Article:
Santorum's daughter inspires C&W song
Country music is usually about the basics: hearth and home, kin and flag.
Turns out it can also be about the weeping daughter of a former
Last week, country singer Martina McBride released the single "For These Times" from her album Wake Up Laughing, with a verse inspired by Sarah Maria Santorum, Rick's 9-year-old daughter.
On election night 2006, the Republican Santorum, you may remember, was defeated by Democrat Bob Casey Jr. Sarah Maria, then 8, clutched a doll and cried inconsolably. The image was captured by news cameras and became a much-viewed and debated item on the Web.
When Sarah Maria started crying, singer/songwriter Leslie Satcher, who knows and admires Santorum, was watching, chagrined.
"Rick was giving this speech how he loved
A few months later, Satcher said, she was in the process of writing songs for McBride's then-forthcoming album, when she attended a church service. Her pastor held up a Bible and said, "For these times in which we live, you are going to need this book."
Satcher said she quickly wrote those words into the Bible she was carrying, then recalled Sarah Maria and penned the song at 3 the next morning. Within four days, McBride had recorded it.
"It's not so much about Rick's daughter, as how everything is on TV, how everything is media-driven, and how people don't have much privacy because of that," Satcher said.
The first verse references Sarah Maria:
In these times in which we live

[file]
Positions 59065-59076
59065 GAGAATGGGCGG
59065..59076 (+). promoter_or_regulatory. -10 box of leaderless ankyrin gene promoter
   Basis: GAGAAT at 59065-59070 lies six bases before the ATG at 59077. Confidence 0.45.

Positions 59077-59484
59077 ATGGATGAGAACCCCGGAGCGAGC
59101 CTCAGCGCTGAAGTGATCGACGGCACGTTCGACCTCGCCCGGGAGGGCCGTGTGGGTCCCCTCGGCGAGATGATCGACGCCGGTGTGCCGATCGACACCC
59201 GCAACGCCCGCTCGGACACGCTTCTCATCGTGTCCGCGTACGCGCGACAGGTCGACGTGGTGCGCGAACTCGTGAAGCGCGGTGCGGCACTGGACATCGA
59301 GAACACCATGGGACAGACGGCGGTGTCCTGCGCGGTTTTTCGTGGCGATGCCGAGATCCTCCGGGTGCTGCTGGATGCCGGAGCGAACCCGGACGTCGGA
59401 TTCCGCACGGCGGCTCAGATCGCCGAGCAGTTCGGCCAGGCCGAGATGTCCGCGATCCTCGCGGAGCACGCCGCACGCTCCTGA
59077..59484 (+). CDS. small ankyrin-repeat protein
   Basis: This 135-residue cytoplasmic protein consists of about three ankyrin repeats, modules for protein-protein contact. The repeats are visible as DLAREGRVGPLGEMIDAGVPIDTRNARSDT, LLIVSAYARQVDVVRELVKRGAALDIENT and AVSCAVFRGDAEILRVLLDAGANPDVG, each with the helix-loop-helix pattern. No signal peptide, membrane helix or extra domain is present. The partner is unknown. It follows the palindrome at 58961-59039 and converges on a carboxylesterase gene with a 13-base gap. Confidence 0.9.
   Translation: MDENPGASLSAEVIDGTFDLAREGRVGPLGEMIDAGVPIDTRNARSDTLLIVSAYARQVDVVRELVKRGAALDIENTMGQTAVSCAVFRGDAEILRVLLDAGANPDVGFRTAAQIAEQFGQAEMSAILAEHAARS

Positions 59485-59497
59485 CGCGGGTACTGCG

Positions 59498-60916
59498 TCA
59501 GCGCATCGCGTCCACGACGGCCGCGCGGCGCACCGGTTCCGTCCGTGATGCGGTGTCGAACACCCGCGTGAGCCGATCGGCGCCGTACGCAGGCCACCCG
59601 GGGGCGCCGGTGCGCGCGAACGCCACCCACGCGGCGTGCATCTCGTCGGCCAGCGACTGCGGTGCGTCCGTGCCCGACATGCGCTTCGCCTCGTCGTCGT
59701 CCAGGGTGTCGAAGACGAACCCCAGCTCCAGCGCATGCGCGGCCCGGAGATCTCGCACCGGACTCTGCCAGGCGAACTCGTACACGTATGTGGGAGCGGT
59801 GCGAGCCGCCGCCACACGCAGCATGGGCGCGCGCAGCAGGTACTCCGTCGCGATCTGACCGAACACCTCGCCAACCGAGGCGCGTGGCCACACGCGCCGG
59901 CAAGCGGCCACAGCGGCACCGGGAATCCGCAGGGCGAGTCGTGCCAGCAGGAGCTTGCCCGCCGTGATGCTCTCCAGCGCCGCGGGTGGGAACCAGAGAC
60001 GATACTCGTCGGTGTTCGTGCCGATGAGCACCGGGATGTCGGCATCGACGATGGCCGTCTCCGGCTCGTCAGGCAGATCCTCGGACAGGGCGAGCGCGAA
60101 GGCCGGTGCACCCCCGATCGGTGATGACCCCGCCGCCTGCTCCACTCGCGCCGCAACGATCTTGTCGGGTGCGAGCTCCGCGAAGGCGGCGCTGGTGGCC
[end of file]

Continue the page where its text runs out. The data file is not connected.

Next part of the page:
Where the worst of what we live
Is laid out for all the world on the front page
And the sound of someone's heartbreak
Is a sound bite at the news break
With a close shot of the tears rollin' down their face
Blessed be the child who turns a loving eye
And stops to pray
For these times in which we live
The other verses are about
"I thought it was a cute thing," Santorum said in an interview Thursday. "My daughter loves Martina McBride and is a real fan."
Santorum said he made a special moment out of telling Sarah Maria about the McBride song, informing her as he recorded her on a video camera.
Once again, the girl cried, as Santorum knew she would. "I wanted to record her reaction," he said. "We do that for family movies."
Don't look for his video on YouTube. "Not for public consumption," Santorum said.
Santorum said he is more protective of his family since the vitriolic Web reaction to Sarah Maria's tears on the night of the election loss.
"Cry me a river, little girl, your dad sucks," was typical fare from liberal bloggers opposed to Santorum's conservative stances on abortion and gay rights. Others called out Santorum for "using" Sarah Maria and his other children as props on election night.
"You're a complete jerk when you write stuff like that," Santorum said. "They're picking on my little girl, saying things like, 'I never got so much joy from an 8-year-old's tears.' You don't do that.
"And I wasn't trotting out my family. I'd lost. To not have had my family out there would have been inappropriate."
Santorum said he's a big fan of McBride's, a singer who has recorded message songs like 1993's "Independence Day," an anti-domestic-violence song about leaving an abusive husband.
McBride did not know until well after recording "For These Times," however, that the song had its genesis in Santorum's election loss, Satcher said.
"Martina's response to me was she was appreciative," Satcher said. "She wanted a social-commentary song. It's like the song was born that night I wrote it for her."
Satcher said she has written for other major country artists, including
She writes, she said, for "the majority of Americans, who are traditional, faith-based people. This song speaks to that."
Santorum, who will begin writing a biweekly column for The Inquirer next month, said he'd first met Satcher at a fund-raising event for former U.S. Sen. Bill Frist (R., Tenn.).
"He is a gracious, gentlemanly person," Satcher said. "Native Pennsylvanians should be very proud of Rick Santorum."
Hear Martina McBride's song "For These Times" via http://go.philly.com/mcbride
Contact staff writer Alfred Lubrano at 215-854-4969 or email@example.com.